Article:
Reservoir Music has quietly and effectively been building an impressive body of works by New York City pianists over the years, including Kenny Barron, Steve Kuhn, Rob Schneiderman and John Hicks. Now Reservoir has graciously given Bertha Hope, widow of deceased and under-recognized jazz pianist Elmo Hope, the opportunity to be counted in her own gentle way among some of her generation’s noteworthy pianists. “Nothin’ But Love” is her first recording on an American label.
After Elmo Hope’s passing in 1967, Bertha remained a favorite of New York musicians as she performed occasionally when child-raising responsibilities permitted. But the conflict and stress of those responsibilities meant that she had little time to build a career or to capitalize on her early studies with Richie Powell or her early work with Johnny Otis.
Now, in the tradition of other classic piano trios, Bertha Hope is building awareness, but more importantly, developing listeners who are attracted to the sincerity of her music. Creating a following, and in the process becoming kind of a cult figure, among female jazz musicians at the Mary Lou Williams jazz festival, Hope finally is available on CD for a wider audience to hear.
With an assured degree of technical facility, but also a calmness and devotion that can be channeled through her music, Hope’s touch is one avoiding dynamic extremes, but instead painting serene portraits, even when she goes for a bop sensibility, as on “Book’ Bok”. Even then, or on her tribute to Monk, “Gone To See T,” she can’t forsake her reassuring style and the ease of her swing. Angularity and surprise attacks and games-playing wit don’t seem to be her approach.
Rather, heartfelt emotionas expressed in the tribute to Hope’s son, Sun Rã Gurumayi, “Prayer For Sun Rã”, or on her warmly sun tune “Balm In Gilead”flows through her instrument, and thus leads to the title of her CD.
The other two members of Bertha Hope’s working trio couldn’t be more impressive either. Walter Bookerhe of notable work with Sonny Rollins, Cannonball Adderley, Art Farmer and John Hicksprovides a like degree of maturity. Booker frankly sounds tremendous in arco on “Mia” or as he lopes through Cedar Walton’s “Ojos De Rojo” or the tune in his honor, “Book’s Bok”. Then there’s Jimmy Cobb, he of legendary drumming status with Miles Davis, Dinah Washington, Wynton Kelly, Sarah Vaughan and Sonny Stitt. The consummate professional, Cobb allows Hope to shine throughout her CD with bedrock percussion but also with unobtrusiveness until he breaks loose on “Ojos De Rojo”.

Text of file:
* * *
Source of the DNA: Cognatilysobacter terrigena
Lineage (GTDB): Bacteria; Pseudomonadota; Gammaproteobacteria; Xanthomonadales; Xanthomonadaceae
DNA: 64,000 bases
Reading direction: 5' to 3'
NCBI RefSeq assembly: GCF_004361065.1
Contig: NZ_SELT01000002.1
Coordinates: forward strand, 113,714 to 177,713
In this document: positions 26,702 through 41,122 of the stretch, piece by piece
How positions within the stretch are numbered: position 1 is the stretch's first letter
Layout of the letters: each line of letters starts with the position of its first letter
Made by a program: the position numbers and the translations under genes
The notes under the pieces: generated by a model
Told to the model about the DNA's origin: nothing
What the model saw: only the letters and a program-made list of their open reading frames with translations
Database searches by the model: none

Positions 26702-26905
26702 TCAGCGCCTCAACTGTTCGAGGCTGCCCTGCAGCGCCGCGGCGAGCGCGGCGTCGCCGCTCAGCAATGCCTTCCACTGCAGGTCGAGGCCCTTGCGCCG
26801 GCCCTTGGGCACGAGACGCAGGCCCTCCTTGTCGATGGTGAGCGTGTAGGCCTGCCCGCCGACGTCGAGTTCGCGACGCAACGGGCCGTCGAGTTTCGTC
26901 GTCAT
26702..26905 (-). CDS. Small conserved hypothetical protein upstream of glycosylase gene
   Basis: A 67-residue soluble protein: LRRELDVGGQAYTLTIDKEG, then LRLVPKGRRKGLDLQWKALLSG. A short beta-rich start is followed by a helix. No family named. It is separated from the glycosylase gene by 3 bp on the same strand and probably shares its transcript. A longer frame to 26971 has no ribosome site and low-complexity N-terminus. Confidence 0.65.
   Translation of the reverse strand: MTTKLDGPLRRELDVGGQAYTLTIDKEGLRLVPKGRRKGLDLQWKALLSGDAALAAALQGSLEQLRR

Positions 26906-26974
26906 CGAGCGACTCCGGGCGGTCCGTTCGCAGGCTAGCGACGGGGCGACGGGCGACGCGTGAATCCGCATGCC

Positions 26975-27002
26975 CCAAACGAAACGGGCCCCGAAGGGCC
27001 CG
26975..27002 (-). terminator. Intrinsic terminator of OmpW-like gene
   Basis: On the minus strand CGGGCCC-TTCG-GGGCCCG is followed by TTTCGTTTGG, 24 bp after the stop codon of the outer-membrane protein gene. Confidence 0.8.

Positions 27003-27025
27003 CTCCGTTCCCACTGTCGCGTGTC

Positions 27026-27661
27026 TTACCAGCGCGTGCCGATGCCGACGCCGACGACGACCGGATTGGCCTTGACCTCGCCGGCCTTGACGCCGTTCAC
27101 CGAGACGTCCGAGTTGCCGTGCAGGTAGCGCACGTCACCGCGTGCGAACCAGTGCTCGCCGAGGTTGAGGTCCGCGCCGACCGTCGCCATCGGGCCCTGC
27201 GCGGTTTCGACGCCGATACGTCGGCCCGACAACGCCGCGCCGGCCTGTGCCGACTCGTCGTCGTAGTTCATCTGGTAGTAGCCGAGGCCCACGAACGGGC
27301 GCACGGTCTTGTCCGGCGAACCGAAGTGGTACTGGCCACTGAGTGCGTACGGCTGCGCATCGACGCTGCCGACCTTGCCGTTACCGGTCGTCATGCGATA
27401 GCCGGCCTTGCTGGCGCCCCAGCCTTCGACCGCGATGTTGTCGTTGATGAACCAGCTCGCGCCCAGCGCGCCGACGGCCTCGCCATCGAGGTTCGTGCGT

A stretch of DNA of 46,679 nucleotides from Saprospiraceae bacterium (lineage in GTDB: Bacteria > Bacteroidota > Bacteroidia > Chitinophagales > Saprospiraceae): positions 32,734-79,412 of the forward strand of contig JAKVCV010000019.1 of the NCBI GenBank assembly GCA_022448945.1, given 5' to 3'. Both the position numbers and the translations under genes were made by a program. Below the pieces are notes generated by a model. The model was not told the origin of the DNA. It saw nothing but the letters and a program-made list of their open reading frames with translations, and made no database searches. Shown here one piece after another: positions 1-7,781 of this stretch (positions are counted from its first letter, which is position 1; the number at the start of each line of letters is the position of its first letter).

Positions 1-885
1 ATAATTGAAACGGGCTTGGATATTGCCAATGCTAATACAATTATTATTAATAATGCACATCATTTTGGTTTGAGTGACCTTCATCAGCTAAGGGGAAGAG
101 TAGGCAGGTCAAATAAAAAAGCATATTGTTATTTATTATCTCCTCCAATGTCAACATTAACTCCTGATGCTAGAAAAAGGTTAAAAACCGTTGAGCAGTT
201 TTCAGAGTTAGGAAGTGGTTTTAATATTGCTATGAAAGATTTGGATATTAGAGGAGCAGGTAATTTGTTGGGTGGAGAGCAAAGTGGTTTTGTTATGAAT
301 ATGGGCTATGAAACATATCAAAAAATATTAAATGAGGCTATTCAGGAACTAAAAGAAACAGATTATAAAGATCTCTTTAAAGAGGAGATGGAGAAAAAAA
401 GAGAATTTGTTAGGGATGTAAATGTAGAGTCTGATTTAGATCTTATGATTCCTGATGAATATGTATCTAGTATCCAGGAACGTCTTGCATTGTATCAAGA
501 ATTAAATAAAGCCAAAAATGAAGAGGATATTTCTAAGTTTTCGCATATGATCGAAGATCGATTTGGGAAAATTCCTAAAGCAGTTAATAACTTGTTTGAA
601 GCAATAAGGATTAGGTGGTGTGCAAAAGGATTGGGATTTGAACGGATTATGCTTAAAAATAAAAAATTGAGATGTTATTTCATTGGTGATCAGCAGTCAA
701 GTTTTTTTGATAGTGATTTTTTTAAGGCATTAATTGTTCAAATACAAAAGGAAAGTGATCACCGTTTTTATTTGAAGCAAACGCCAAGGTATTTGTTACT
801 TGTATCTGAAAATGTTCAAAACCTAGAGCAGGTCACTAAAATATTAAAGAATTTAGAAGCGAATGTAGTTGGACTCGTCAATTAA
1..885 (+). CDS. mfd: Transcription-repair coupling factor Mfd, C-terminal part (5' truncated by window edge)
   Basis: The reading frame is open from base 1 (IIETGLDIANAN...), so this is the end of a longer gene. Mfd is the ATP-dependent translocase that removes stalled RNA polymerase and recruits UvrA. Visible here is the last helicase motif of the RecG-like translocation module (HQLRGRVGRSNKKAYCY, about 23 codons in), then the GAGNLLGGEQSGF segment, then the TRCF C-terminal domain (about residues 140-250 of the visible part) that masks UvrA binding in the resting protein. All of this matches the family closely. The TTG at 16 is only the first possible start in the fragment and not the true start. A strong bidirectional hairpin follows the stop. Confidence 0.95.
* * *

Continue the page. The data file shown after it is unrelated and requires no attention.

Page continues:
As RCA merges labels and Warner Brothers consolidates through combinations of conglomerates, it’s refreshing to hear deserving talent given a chance to record onwhere else?a small and scrappy label that sticks to its knitting and enlarges jazz discography and documentation in the process.
Bertha Hope, piano, vocal; Walter Booker, bass; Jimmy Cobb, drums
I love jazz because I was born and raised here in America, and it is one of the most significant cultural contributions we have given to the world. It is an incredibly sophisticated artform that continues to challenge boundaries while delighting and engaging listeners of all different ages and backgrounds
I love jazz because I was born and raised here in America, and it is one of the most significant cultural contributions we have given to the world. It is an incredibly sophisticated artform that continues to challenge boundaries while delighting and engaging listeners of all different ages and backgrounds. I love how jazz can involve musicians who may have never met each other can coming together and making incredible music by referring to the Great American Songbook and musicians who have been playing together for years, who have a deep connection and who explore and create original music that is at the cutting edge of musical innovation in every sense. Performing jazz music requires a virtuosity and technique that only strict discipline can teach as well as a spontaneity and playfulness that reflects the simple folk roots of the music.
I was first exposed to jazz as a student in college. Only knowing I wanted to play guitar, I enrolled in an applied music program that focused on Jazz rhythm section playing. The subsequent journey that I have been on since the time that I enrolled in that class has helped me grow not only as a musician but more so as a person.